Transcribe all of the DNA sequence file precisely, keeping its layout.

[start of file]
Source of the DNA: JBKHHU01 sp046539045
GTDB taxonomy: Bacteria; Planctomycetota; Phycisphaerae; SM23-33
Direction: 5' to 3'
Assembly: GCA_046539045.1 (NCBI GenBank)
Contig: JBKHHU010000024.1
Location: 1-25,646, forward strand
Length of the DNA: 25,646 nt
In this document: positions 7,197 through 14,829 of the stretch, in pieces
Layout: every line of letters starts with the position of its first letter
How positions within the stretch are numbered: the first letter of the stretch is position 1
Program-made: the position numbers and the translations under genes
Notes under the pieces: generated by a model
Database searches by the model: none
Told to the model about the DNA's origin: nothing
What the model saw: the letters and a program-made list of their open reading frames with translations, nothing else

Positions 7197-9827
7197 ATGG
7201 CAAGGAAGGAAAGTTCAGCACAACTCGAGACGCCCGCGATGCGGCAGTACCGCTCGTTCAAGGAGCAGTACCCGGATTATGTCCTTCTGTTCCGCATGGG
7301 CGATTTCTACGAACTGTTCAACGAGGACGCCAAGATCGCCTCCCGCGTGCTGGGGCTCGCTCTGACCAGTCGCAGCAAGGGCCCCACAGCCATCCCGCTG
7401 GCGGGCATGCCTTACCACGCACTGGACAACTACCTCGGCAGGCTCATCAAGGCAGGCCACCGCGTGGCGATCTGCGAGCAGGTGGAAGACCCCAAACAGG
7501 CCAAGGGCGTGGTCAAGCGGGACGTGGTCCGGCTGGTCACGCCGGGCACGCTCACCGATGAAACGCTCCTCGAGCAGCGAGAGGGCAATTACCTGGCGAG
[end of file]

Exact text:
Source of the DNA: JBKHHU01 sp046539045
GTDB taxonomy: Bacteria; Planctomycetota; Phycisphaerae; SM23-33
Direction: 5' to 3'
Assembly: GCA_046539045.1 (NCBI GenBank)
Contig: JBKHHU010000024.1
Location: 1-25,646, forward strand
Length of the DNA: 25,646 nt
In this document: positions 7,197 through 14,829 of the stretch, in pieces
Layout: every line of letters starts with the position of its first letter
How positions within the stretch are numbered: the first letter of the stretch is position 1
Program-made: the position numbers and the translations under genes
Notes under the pieces: generated by a model
Database searches by the model: none
Told to the model about the DNA's origin: nothing
What the model saw: the letters and a program-made list of their open reading frames with translations, nothing else

Positions 7197-9827
7197 ATGG
7201 CAAGGAAGGAAAGTTCAGCACAACTCGAGACGCCCGCGATGCGGCAGTACCGCTCGTTCAAGGAGCAGTACCCGGATTATGTCCTTCTGTTCCGCATGGG
7301 CGATTTCTACGAACTGTTCAACGAGGACGCCAAGATCGCCTCCCGCGTGCTGGGGCTCGCTCTGACCAGTCGCAGCAAGGGCCCCACAGCCATCCCGCTG
7401 GCGGGCATGCCTTACCACGCACTGGACAACTACCTCGGCAGGCTCATCAAGGCAGGCCACCGCGTGGCGATCTGCGAGCAGGTGGAAGACCCCAAACAGG
7501 CCAAGGGCGTGGTCAAGCGGGACGTGGTCCGGCTGGTCACGCCGGGCACGCTCACCGATGAAACGCTCCTCGAGCAGCGAGAGGGCAATTACCTGGCGAG